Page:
Our Reader Christine gave this reflection on the morning of good Friday at St George’s Church, Simister. Here it is for you again:
Luke 23:34, “Father, forgive them; for they do not know what they are doing.”
Luke 23:43, “Truly I tell you, today you will be with me in Paradise.”
Mark 15:34; Matthew 27:46, “My God, my God, why have you forsaken me?”
John 19:26-27, “Woman, here is your son… Here is your mother.”
Luke 23:46, “Father, into your hands I commend my spirit.”
John 19:28, “I am thirsty.”
John 19:30, “It is finished.”
Seven short phrases said by Jesus as he hung on the cross dying, the meanings of which all seem very obvious, but let’s look at a few of them a bit closer.
“Father, forgive them; for they do not know what they are doing.” Is Jesus just looking at the Roman Soldiers, the Jewish nation and all those who have gathered there to witness this innocent man being put to death? Is he looking to those who have tormented, tortured and nailed him to the cross, or he is looking further ahead; to a world where peace is a delicate balance between those in power and the people they lead?
Jesus fully man and fully God who understands human weaknesses and the pressures to ‘follow the crowd’ so much so that he can forgive humankind and see past this one act of persecution to value what is in our hearts more than our actions. In the same way he could see past Peter’s clumsiness and called him to ‘feed his sheep.’ Jesus can see past our sins and understands our need for healing and forgiveness. “Father, forgive them; for they do not know what they are doing.”
“Truly I tell you, today you will be with me in Paradise.” Two other men who had committed crimes on each side of Jesus, both spoke to him, yet only one recognised the enormity of what was taking place and asked Jesus to remember him. Jesus then spoke those very reassuring words, “today you will be with me in Paradise,” not tomorrow or later, but today.
A promise that is open to us all when we come to Jesus, to God, remember me.
“My God, my God, why have you forsaken me?” A heartfelt and painful plea, the one recorded time Jesus calls his Father, our Father, God. This is the human man who is suffering the agony, pain and separation from his Father, he has not forgotten the reason he is on the cross, but he is feeling human emotions. He knows he will be with his Father this day and this is the pain of forgiveness, the mission Jesus was sent on; to suffer and to die for humankind’s reconciliation with God and to feel the emotions and desolation that people have felt and do feel even today. To bring us closer into God’s loving arms.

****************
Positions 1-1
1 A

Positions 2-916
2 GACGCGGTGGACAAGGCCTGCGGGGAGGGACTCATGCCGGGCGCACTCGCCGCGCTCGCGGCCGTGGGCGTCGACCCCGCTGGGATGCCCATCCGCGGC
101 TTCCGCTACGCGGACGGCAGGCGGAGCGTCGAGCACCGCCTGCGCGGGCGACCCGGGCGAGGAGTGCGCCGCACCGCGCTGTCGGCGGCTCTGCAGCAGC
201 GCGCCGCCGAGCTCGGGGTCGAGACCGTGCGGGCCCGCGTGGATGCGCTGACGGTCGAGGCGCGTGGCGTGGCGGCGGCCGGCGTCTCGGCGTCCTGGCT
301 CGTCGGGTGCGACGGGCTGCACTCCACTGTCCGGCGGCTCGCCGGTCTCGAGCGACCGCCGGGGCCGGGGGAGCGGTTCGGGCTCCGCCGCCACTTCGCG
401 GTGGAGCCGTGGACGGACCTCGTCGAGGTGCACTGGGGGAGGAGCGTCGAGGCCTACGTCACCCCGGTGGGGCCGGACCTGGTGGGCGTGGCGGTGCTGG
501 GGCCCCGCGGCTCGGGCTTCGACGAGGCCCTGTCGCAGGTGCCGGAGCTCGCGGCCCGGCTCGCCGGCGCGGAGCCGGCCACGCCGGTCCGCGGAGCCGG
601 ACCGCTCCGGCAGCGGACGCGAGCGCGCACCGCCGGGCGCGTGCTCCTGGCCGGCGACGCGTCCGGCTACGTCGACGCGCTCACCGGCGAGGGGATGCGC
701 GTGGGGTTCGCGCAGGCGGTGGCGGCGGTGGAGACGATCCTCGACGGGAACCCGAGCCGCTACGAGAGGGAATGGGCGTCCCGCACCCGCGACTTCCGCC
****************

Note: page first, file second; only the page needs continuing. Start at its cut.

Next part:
“Woman, here is your son… Here is your mother.” There is very little to say here. We know Jesus loves his mother, his disciples and those who follow him. Here he sees her suffering, feels her pain and the effect of that sword which has pierced her heart. It is every woman’s fear to watch her child suffering and dying and not be able to do anything about it. Jesus knows this and he knows the struggle a woman would have on her own in those days, so even through his suffering, he thinks not of himself, but of his mother and gives her to his beloved disciple so he knows she will be cared for.
“Father, into your hands I commend my spirit.” It is the end of Jesus’ mission; he’s spent and ready to let go of his earthly existence and re-join his Father. He has left us his teaching, his examples, his peace and his love. His mission is complete he has followed the Father’s will, “not mine, but yours Father” words he said in the Garden of Gethsemane. He has been obedient to the point of death for our sake and has surrendered his body and soul to his Father. We now free from the sins are asked to follow his example of committing ourselves wholly as followers of Jesus to God.
As we prepare for the joy of Easter and celebrate the risen Lord, let us take some time in the days that follow to think about these phrases and let their messages speak to you about God’s love for us and our love for him.
7 Last Words of Jesus – Significance and Meaning (crosswalk.com)
The Seven Last Words of Jesus from the Cross Explained (christianity.com)